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“Mainstream medicine has its own share of unnecessary and unhelpful treatments”

I have a story and then a question.

The story

Susan Perry (link sent by Paul Alper) writes:

Earlier this week, I [Perry] highlighted two articles that exposed the dubious history, medical ineffectiveness and potential health dangers of popular alternative “therapies.”

Well, the same can be said of many mainstream conventional medical practices, as investigative reporter David Epstein points out in an article co-published last week by ProPublica and The Atlantic.

“When you visit a doctor, you probably assume the treatment you receive is backed by evidence from medical research,” writes Epstein. “Surely, the drug you’re prescribed or the surgery you’ll undergo wouldn’t be so common if it didn’t work, right?”

Wrong, as Epstein explains:

For all the truly wondrous developments of modern medicine — imaging technologies that enable precision surgery, routine organ transplants, care that transforms premature infants into perfectly healthy kids, and remarkable chemotherapy treatments, to name a few — it is distressingly ordinary for patients to get treatments that research has shown are ineffective or even dangerous. Sometimes doctors simply haven’t kept up with the science. Other times doctors know the state of play perfectly well but continue to deliver these treatments because it’s profitable — or even because they’re popular and patients demand them. Some procedures are implemented based on studies that did not prove whether they really worked in the first place. Others were initially supported by evidence but then were contradicted by better evidence, and yet these procedures have remained the standards of care for years, or decades.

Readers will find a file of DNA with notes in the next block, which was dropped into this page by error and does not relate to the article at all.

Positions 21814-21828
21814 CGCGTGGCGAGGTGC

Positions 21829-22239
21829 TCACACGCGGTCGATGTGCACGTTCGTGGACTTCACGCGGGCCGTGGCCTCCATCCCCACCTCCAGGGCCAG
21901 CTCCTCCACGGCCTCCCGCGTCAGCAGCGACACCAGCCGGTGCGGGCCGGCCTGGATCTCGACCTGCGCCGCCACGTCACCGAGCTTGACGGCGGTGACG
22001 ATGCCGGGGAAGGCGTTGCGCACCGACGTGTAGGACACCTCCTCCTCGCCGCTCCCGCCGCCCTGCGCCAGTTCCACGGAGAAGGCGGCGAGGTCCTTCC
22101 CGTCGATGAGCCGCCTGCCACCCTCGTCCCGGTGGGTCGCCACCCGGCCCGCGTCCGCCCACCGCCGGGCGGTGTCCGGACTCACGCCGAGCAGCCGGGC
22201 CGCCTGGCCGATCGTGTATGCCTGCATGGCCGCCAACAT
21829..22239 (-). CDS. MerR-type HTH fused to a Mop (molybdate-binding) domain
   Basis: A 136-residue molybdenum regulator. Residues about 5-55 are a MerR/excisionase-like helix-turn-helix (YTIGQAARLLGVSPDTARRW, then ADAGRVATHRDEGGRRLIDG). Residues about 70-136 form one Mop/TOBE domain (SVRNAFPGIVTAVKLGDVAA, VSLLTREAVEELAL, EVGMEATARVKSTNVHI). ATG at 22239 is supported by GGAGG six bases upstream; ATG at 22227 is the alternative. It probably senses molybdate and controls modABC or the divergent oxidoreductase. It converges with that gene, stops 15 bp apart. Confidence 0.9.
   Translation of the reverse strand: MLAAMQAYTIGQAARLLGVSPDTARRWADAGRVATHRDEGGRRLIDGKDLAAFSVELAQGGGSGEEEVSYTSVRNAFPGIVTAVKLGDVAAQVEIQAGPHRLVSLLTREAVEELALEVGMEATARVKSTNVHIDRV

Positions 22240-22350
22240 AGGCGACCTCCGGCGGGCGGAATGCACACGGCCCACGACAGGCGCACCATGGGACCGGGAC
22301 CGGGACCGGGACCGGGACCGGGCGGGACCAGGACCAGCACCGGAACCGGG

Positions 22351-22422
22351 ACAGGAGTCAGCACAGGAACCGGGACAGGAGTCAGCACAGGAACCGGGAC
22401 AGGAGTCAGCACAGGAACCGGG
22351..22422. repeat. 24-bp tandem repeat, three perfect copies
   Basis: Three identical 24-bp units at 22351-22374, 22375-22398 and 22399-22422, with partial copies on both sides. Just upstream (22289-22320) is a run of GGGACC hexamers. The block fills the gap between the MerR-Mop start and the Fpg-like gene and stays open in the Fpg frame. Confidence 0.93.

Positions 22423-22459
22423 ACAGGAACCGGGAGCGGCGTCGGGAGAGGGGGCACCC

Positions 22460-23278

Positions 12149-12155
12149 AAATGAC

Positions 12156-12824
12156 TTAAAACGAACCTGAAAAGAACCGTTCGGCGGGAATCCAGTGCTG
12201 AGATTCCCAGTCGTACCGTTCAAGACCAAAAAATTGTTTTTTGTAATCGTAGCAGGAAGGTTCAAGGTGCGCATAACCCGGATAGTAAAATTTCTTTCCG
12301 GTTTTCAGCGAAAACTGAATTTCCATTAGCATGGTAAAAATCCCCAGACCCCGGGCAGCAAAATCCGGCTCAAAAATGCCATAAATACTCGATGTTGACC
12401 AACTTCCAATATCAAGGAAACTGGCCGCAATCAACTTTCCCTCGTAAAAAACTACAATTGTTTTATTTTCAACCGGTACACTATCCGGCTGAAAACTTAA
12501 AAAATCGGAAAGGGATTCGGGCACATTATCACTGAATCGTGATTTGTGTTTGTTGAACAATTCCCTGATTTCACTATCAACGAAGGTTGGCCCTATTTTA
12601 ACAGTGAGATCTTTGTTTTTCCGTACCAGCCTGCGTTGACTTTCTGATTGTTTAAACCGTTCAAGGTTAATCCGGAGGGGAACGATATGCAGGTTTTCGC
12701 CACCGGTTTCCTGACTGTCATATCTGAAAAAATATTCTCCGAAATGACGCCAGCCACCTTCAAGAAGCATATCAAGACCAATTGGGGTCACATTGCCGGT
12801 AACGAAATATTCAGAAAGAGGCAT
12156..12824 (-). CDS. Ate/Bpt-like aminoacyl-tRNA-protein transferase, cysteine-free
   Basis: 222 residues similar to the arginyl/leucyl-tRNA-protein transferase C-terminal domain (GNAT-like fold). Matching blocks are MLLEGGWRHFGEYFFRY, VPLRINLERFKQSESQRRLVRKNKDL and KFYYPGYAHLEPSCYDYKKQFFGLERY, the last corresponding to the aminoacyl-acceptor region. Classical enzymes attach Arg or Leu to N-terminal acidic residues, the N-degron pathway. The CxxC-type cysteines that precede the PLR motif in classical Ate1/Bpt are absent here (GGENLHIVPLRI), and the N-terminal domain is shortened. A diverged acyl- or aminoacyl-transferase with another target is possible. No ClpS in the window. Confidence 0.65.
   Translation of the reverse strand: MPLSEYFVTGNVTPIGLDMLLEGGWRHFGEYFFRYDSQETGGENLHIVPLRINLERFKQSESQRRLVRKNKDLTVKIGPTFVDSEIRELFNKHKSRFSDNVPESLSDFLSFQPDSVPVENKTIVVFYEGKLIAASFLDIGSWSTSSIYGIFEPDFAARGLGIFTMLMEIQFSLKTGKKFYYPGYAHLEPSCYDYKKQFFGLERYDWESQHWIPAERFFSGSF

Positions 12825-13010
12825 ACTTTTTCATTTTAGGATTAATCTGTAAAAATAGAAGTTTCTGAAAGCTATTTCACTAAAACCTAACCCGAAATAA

Even if a drug you take was studied in thousands of people and shown truly to save lives, chances are it won’t do that for you. The good news is, it probably won’t harm you, either. Some of the most widely prescribed medications do little of anything meaningful, good or bad, for most people who take them.

Epstein describes the results of several recent reviews of common clinical practices that found such practices were often unnecessary, unhelpful and/or potentially harmful — “from the use of antibiotics to treat people with persistent Lyme disease symptoms (didn’t help) to the use of specialized sponges for preventing infections in patients having colorectal surgery (caused more infections).”

Many of these treatments were hailed as being “breakthroughs” when they were first approved, but were found in subsequent research to be inferior to the practices they replaced.

By then, though, the treatment had become so ubiquitous that doctors — and patients — were reluctant to accept the evidence that it didn’t work.

As Alper points out, this echoes ESP, power pose, and the collected works of Brian Wansink: publicized mind hacks that don’t seem to hold up under scrutiny.

The question

So, what to think about this? I’m not asking, “What can we do about all this published research, widely accepted by doctors and patients, which turns out to be largely wrong?”, nor am I asking, “What’s a good Edlin factor for clinical research literature?”

Those are good questions, but here I want to ask something different: Should we care? What’s the cost? These largely ineffectual medical treatments are, I assume, generally no worse than the alternatives. So what we’re doing as a society, and as individuals, is to throw away resources: costs in the development and marketing of drugs, doctors’ time effort, medical researchers’ time and effort, patient time that could be better spent in conversation with the doctor or in some other way, various mountains of paperwork, and so on. Ultimately I think the costs have to be put on some dollar scale, otherwise it’s hard to know what to make of all this.